panax quinquefolius

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Related to panax quinquefolius: American ginseng, ginseng
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The root is the part you want. White flowers, red fruit, 4-5 leaves. The most famous adaptogen of all herbs. Taking it for several months to a year is far more effective than short term doses. Used for cardiovascular disorders like heart attack, heart disease, lowers high blood pressure. Inhibits growth of liver cancer cells, helps amino acids become protein. Good for anyone drinking alcohol with a damaged stomach lining, because it has polysaccharides that protect against alcohol induced gastric ulcers. Hormone balancer and aphrodisiac for both men and women. Only herb to clinically test as a plant source of testosterone. Increases sperm count. Like viagra, ginseng enhances nitric oxide (NO) synthesis which regulates muscle tone of blood vessels that control flow to the penis, leading to stronger erection for impotent men, and cardiovascular performance for sports and bodybuilding. Supports adrenal and prostate functions. Leaves can be used also, but root is most powerful. Taking too much over time can lead to overstimulation. Do not take if pregnant or high blood pressure. Women One of the top herbs for stress. Helps normalize hormones, especially those that guard against breast cancer, endometriosis and hormone-driven problems. It exerts an estrogen effect on the vaginal mucosa, to prevent thinning of vaginal walls after menopause, and the associated discomfort during intercourse. It’s an aphrodisiac, helps cardiovascular system, has an insulin-like effect for sugar removal, anti-aging, wrinkles, stimulates killer cell activity, good for viruses, HIV, helps detox radiation, heavy metals, pollution, good for depression, insomnia, mental clarity, memory, alertness, learning ability, Alzheimer’s. Needs to be taken long term for noticeable effects.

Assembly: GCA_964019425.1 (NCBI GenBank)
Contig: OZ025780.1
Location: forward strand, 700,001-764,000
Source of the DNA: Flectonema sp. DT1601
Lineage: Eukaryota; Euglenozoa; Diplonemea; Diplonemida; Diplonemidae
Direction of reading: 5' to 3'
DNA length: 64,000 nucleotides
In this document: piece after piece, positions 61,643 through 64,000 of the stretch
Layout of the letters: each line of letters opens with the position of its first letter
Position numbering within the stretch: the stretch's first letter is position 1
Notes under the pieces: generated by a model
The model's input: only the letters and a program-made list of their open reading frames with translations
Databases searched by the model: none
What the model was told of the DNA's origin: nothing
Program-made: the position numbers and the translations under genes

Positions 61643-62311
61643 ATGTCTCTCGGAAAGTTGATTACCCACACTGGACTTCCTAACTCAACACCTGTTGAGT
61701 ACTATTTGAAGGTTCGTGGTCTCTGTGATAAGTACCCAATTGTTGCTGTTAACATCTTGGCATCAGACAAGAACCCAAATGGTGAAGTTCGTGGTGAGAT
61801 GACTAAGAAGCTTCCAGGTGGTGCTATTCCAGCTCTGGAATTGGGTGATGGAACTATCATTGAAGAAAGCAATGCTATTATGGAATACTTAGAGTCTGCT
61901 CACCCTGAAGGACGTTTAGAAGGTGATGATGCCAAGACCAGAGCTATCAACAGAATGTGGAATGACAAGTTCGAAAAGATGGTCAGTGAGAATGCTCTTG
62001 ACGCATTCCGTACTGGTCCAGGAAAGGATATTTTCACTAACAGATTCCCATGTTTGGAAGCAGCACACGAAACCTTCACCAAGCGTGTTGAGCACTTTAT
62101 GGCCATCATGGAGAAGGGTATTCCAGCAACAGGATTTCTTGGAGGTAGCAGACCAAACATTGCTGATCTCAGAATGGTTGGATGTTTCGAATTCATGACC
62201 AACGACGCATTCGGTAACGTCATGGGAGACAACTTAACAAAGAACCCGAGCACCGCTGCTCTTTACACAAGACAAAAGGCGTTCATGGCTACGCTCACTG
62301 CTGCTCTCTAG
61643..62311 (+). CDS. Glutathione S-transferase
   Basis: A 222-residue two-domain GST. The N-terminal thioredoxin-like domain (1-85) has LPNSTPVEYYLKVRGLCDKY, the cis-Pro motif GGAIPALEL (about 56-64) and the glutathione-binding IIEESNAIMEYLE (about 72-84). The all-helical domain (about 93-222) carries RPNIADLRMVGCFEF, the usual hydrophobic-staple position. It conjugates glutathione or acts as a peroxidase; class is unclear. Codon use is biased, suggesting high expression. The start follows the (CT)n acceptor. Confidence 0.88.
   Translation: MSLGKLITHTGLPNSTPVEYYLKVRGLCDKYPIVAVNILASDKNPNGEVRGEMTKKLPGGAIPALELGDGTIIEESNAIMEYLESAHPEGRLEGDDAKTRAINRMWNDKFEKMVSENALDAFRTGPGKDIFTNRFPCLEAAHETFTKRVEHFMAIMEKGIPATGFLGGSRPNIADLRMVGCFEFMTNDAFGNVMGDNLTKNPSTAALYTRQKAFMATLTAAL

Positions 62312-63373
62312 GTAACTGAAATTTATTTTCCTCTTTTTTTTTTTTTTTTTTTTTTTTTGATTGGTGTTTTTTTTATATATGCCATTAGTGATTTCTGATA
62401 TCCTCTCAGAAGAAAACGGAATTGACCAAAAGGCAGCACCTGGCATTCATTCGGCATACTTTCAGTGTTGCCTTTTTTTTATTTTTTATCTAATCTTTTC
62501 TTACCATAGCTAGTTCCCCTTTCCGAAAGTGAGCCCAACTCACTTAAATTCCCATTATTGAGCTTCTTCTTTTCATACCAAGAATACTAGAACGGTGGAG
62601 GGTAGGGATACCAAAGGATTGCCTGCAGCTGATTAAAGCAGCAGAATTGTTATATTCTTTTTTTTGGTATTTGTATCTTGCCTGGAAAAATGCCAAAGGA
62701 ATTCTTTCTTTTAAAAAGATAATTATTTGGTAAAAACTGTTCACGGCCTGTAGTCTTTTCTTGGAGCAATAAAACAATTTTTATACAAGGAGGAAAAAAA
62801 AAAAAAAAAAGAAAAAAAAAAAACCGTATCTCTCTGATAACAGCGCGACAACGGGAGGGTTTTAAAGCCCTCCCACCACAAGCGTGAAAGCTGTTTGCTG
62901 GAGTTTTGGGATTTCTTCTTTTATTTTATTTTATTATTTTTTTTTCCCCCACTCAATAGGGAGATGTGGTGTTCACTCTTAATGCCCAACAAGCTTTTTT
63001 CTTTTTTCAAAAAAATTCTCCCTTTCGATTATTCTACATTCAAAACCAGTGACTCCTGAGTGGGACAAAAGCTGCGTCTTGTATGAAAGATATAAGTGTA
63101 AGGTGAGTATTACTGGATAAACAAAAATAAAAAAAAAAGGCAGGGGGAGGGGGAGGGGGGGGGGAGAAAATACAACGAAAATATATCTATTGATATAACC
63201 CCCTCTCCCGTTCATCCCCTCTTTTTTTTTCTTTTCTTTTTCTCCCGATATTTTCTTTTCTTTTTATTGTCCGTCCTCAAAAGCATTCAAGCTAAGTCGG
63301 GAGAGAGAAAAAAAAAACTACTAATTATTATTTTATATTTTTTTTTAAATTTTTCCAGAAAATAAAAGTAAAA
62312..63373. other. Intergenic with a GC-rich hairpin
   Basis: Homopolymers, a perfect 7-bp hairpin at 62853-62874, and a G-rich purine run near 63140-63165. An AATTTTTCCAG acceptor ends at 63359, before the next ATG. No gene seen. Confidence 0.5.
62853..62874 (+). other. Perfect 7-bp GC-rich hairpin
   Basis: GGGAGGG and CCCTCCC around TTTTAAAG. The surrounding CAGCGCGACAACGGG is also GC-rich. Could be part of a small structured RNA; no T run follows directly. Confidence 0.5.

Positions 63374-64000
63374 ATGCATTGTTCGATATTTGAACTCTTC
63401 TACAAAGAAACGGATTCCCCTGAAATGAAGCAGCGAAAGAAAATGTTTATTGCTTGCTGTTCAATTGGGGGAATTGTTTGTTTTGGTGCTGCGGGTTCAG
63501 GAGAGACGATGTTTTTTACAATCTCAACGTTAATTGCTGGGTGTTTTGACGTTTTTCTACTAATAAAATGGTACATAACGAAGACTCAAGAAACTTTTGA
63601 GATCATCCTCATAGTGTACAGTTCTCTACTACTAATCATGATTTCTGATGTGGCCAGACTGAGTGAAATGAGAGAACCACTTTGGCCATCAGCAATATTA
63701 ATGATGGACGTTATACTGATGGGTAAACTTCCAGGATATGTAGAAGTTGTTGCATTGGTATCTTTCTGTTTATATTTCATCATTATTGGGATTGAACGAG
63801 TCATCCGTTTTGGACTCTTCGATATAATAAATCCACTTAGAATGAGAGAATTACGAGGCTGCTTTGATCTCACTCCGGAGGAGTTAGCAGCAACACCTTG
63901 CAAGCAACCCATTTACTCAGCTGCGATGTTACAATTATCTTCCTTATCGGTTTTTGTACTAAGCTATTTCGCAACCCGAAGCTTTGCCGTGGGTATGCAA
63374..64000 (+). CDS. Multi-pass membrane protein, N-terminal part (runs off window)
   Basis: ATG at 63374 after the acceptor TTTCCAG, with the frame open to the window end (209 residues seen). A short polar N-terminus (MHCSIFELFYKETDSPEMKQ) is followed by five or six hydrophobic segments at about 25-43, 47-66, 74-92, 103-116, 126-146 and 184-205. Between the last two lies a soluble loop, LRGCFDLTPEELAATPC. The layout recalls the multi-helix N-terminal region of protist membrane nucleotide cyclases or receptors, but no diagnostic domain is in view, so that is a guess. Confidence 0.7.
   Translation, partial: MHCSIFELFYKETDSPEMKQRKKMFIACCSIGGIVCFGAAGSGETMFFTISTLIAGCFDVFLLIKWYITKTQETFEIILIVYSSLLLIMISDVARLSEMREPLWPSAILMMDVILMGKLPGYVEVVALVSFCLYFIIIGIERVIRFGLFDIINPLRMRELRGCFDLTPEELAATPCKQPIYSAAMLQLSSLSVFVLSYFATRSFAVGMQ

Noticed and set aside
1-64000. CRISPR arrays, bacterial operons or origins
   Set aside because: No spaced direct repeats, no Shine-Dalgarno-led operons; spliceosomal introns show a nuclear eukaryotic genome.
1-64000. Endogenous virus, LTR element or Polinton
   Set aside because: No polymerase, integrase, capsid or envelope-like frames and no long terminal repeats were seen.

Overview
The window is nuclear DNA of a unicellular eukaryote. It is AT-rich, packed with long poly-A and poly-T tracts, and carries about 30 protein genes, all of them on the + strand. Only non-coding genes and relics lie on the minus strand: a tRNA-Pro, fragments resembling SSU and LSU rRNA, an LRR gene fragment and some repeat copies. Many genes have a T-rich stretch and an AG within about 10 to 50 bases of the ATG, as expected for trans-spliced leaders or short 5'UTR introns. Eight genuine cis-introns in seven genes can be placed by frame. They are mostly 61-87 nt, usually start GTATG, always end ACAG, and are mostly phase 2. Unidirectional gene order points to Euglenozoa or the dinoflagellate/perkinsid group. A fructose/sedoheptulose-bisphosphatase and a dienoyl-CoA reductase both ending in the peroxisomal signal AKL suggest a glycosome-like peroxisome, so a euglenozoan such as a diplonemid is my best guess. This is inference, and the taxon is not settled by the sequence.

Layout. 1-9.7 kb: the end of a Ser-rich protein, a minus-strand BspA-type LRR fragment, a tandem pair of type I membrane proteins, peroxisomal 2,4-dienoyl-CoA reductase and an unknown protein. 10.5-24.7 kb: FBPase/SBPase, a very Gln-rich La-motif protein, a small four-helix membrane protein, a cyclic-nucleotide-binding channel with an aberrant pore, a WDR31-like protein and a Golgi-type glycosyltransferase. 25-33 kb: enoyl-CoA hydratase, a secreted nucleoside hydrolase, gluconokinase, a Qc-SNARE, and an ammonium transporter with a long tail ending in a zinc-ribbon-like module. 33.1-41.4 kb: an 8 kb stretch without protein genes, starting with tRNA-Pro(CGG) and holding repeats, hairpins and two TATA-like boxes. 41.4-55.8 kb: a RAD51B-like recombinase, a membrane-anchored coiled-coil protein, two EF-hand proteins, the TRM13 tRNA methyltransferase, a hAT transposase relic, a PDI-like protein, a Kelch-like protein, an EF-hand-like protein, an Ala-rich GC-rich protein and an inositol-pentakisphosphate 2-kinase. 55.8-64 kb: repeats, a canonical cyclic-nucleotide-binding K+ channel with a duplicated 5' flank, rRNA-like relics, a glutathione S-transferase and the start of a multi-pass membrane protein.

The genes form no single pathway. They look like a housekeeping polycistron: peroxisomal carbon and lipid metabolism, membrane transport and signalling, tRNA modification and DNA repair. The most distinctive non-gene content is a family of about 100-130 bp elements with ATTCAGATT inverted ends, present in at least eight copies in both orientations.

References in periodicals archive ?
Increased temperature increase leaf senescence and root secondary metabolite concentrations in the understory herb Panax quinquefolius (Araliaceae).
Red American ginseng: ginsenoside constituents and antiproliferative activities of heat-processed Panax quinquefolius roots.
Wang LJ, Li PY, Zhao CF, Li, X (2000) Studies on the chemical constituents in the fruit of Panax quinquefolius.
Key words: Panax quinquefolius, North American ginseng, TNF[alpha], ginsenosides, polysaccharides, macrophage activation
Regarding the fabled man-root, Ginseng, believed to have been used by the Chinese for at least 2000 years, this tome informs us that "It comes from a plant called Panax quinquefolius.
There are eight Panax species, but only two, Panax ginseng (Chinese ginseng) and Panax quinquefolius (American ginseng) are used commercially.